Hierarchy of the Genres
Ranking System of History Pictures, Portraits, Genre-Paintings, Landscapes, Still Lifes.

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The Death of Sardanapalus (1826)
One of the great history paintings
by Eugene Delacroix, who opposed
the dull polish of academic painting.

Hierarchy of the Genres
Academic Art Ranking System


The Academic Hierarchy of the Genres
History Painting
Still Life


Contemporary Chalk Portrait (2013)
by Eric Jensen.

Vladimirka (The Road to Vladimir)
(1892) Tretyakov Gallery. A typical
wide horizon Russian landscape
by Isaac Levitan.


In fine art, the term 'genre' refers to the differing type or category into which a painting may be classified. Somewhat confusingly the same word appears in the phrase 'genre painting' which is itself a type or 'genre' of painting - specifically, pictures of everyday scenes. The established painting genres are: Landscape, Portraiture, Genre-Scenes, History, and Still Life. Over the centuries, debate has raged over the relative value and importance of these painting categories, and whether there is a natural hierarchy among them.

The Academic Hierarchy

The most famous ranking-system of painting genres was that established by the great European Academies, such as the Academy of Art in Rome (Accademia di San Luca), the Academy of Art in Florence (Accademia del Disegno), the Royal Academy of Painting and Sculpture in Paris, and the Royal Academy in London. It was annunciated in 1669, by the art-theoretician Andre Felibien, Secretary to the French Academy - a body dominated by the dictatorial Charles Le Brun (1619-90).

Felibien ranked the genres as follows: (1) History Painting; (2) Portraits; (3) Genre Painting; (4) Landscapes; (5) Still Life.

This ranking system - based on traditions of Greek and Roman art established during the era of Renaissance art - was used by the academies as a basis for awarding prizes and scholarships as well as spaces in their exhibitions (Salons). It also had a significant impact on the perceived monetary value of an artwork, in the sale rooms of auction houses.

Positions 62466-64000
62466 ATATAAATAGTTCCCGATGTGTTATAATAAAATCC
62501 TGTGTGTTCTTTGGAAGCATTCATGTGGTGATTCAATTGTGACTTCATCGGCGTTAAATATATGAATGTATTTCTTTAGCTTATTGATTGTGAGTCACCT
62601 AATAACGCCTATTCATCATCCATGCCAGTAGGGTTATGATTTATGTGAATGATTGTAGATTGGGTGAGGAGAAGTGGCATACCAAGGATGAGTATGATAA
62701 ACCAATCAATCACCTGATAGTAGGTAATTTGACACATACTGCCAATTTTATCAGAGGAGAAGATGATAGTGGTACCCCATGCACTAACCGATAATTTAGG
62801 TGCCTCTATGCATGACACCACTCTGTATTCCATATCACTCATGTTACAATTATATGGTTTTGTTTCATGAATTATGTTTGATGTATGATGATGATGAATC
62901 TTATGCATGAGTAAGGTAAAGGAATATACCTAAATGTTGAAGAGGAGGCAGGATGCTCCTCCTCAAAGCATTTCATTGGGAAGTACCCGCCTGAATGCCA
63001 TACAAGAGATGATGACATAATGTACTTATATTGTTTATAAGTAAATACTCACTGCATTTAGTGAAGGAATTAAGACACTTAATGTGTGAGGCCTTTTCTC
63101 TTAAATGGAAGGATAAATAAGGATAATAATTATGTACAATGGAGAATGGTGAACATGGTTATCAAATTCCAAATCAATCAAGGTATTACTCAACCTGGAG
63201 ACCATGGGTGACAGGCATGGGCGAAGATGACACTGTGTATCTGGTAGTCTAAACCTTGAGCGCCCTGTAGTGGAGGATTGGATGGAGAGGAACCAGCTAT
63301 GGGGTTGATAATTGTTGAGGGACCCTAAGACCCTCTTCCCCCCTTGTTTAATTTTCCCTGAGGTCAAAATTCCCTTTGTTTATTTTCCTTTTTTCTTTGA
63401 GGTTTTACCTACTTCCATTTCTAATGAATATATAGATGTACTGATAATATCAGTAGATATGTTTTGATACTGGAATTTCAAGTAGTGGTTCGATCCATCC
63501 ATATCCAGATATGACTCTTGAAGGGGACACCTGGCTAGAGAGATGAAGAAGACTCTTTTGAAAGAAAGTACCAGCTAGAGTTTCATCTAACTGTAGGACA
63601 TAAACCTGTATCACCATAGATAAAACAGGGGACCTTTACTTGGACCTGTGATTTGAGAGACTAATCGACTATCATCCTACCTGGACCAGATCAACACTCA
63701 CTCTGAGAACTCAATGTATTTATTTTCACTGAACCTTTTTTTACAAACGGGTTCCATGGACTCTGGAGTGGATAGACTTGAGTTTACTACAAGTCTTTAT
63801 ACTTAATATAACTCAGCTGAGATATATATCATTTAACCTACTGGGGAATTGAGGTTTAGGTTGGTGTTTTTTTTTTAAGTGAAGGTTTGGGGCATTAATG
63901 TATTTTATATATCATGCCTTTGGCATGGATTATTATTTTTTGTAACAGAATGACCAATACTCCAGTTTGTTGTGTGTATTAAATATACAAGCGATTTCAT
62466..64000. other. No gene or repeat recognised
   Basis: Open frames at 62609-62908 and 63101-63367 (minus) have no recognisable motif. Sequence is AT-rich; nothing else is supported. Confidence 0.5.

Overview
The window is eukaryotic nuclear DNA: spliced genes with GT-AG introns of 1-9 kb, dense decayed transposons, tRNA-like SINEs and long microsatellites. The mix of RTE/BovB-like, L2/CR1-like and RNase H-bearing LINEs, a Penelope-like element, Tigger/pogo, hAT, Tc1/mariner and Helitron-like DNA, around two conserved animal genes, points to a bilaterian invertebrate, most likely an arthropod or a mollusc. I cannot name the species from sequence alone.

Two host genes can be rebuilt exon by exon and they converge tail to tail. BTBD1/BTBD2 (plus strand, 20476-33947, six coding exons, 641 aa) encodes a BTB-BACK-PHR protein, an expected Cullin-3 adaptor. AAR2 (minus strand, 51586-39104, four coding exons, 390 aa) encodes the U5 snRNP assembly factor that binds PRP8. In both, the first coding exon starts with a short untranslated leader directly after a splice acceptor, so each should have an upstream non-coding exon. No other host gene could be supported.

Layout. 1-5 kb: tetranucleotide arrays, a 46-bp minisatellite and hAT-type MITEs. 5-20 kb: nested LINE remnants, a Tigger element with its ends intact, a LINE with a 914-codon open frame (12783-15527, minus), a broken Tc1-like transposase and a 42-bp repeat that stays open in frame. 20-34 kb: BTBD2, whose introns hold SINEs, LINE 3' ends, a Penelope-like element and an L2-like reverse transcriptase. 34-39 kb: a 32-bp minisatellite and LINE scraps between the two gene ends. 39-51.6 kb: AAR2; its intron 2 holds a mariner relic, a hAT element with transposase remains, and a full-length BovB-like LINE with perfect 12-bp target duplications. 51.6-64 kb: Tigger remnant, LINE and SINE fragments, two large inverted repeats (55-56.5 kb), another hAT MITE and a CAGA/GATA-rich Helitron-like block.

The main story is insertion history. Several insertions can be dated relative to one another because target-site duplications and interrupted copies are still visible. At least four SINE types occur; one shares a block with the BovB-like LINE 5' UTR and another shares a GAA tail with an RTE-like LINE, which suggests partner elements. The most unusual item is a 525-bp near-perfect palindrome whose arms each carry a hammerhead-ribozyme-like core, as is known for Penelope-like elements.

The Academic hierarchy aroused considerable controversy and discontent among artists and movements, not least because it relegated a whole category of painting (Still Life, Interiors) to a lowly position in the pecking order, to the detriment of the Flemish and Venetian schools.

The Painter's Studio; A Real Allegory
(1855) A great genre-painting by
Gustave Courbet, the anti-Salon,
anti-Academy leader of French Realism.

See: Best Artists of All Time.
See: Greatest Paintings Ever.

Bouquet of Flowers (1884)
Tretyakov Gallery, Moscow.
A stunning still-life painting
by Ivan Kramskoy.


History painting, the highest category, sometimes called the 'grande genre' - denoted paintings that portrayed an inspirational or ethically uplifting message set in a historical, religious, or literary context. For centuries, the most common type of history painting was Christian art, which was hardly surprising since the Church was the principal paymaster.